The statistics in the shipment of lithium batteries during the first quarter of 2020 revealed that LG Chem has become the new champion by surpassing Tesla’s good partner Panasonic, and the key factor lies on the demand for batteries from Tesla’s China factory.
Major Korean battery manufacturer LG Chem surpassed Panasonic on the shipment ranking of lithium battery during the first quarter of 2020 by a production of 6.385 GWh, and the reason behind the turn of events comes from the vigorous demand of Tesla’s super factory in Shanghai.
Tesla China had produced 88,461 units of electric cars (Model 3) during the first quarter, of which 14% of the battery was provided by LG Chem, and the remaining 86% was supplied by Panasonic as usual.
▲LG Chem has surpassed the 1 GWh achievement by Panasonic, CATL, Samsung SDI, BYD, and AESC. (Source: ev-volumes)
Initially the designated battery supplier of Tesla, Panasonic had even invested a significant amount in the R&D for the provision of the nickel cobalt aluminum oxide (NCA) lithium battery specifically used for Tesla, which had caused a cash flow problem for the former. Panasonic expressed last year that the company will not establish another production line for Tesla’s Shanghai factory, which in turn provided a golden opportunity for LG Chem.
The nickel cobalt manganese (NCM811) battery produced by LG Chem in Nanjing has a higher cost than NCA, though the closer production location has replenished the disadvantage. This is also the first time for Tesla using a battery system apart from NCA, which means that Panasonic has not only been deprived of an exclusive provision, but also an exclusive product.
For Panasonic, the two major pillars for the battery supply chain come from Tesla and Japanese automotive manufacturers including Toyota and Honda, though these Japanese manufacturers have been rather conserved in the promotion of electric vehicles, and Tesla has been implementing autonomous R&D on battery while also working with Chinese battery powerhouse CATL on developing batteries that contain no cobalt. Once the orders from Tesla have been stripped away, it will not only look bad for Panasonic on the book, but the heavily invested technology and production line over the past few years will also incur significant losses.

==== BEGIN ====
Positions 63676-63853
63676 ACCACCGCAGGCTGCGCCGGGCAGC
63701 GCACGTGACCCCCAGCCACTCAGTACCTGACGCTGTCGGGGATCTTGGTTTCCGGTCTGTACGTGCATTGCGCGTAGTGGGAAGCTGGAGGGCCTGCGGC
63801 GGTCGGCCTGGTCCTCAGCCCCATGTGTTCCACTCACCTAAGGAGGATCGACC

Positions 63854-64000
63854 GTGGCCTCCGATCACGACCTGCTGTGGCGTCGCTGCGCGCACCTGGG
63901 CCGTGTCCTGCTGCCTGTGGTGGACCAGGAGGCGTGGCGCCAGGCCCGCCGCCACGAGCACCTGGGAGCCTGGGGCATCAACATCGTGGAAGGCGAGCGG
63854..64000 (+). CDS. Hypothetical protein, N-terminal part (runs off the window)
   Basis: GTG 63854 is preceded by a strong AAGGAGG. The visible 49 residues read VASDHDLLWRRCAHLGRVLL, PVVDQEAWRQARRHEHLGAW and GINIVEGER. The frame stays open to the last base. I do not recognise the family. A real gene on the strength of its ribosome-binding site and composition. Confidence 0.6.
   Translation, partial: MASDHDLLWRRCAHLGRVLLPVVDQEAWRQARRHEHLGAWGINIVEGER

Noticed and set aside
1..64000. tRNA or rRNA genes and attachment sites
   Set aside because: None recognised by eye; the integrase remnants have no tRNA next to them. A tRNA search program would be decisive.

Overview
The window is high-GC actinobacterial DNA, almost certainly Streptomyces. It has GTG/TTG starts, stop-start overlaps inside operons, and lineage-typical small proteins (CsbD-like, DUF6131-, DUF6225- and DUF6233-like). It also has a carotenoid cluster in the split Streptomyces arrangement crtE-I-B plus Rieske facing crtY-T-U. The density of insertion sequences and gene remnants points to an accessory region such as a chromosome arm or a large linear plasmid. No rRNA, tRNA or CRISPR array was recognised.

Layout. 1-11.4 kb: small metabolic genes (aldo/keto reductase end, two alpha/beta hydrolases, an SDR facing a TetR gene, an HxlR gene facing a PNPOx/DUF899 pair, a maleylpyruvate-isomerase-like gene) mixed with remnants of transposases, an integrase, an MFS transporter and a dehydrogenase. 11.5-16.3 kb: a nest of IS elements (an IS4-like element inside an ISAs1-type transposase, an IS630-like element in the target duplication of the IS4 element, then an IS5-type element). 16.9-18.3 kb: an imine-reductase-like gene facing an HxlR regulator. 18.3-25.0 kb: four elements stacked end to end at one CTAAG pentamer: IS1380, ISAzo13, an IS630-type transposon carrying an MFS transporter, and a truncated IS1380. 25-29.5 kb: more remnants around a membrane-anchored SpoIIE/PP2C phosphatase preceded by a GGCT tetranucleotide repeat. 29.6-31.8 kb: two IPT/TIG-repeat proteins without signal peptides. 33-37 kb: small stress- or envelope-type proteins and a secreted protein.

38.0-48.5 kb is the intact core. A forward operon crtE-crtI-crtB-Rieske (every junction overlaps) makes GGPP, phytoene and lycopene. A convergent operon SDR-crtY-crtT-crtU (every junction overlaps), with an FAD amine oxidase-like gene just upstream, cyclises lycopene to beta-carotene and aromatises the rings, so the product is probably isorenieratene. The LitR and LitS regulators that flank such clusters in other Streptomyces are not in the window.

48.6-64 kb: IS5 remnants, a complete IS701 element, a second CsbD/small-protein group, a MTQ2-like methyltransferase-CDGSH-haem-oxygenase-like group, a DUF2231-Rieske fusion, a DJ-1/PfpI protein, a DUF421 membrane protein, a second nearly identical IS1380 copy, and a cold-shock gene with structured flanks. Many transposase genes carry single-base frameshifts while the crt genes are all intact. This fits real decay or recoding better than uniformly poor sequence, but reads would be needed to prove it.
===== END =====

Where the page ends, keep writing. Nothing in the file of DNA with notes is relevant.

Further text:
Panasonic only produced a surplus during the 4th quarter of 2019 since working with Tesla from 2014, and the former is continuing on the expansion of its US production line’s production capacity, which is expected to yield a remarkable result in 2020 from the popular demand for Model Y. However, it is uncertain if such momentum will carry onto 2021.
In contrast, LG Chem has been implementing a diversified strategy. As one of the long term primary suppliers in the Chinese electric vehicle market, the company also worked with General Motors last year on establishing a new company that is specifically used for the production of automotive batteries, and the profound sales of Tesla China has facilitated a relatively positive outlook on short to mid-term development.
CATL is not to be sniffed at despite its trailing outcome in the first quarter. The company has been conducting R&D on batteries containing no cobalt for the past two years, for which a successful production will substantially reduce the current battery cost and further promote the sales of electric vehicles, where its foundation supported by the enormous domestic market and European automobile manufacturers guarantees the company’s competitiveness in the future.
(Cover photo source: LG Chem)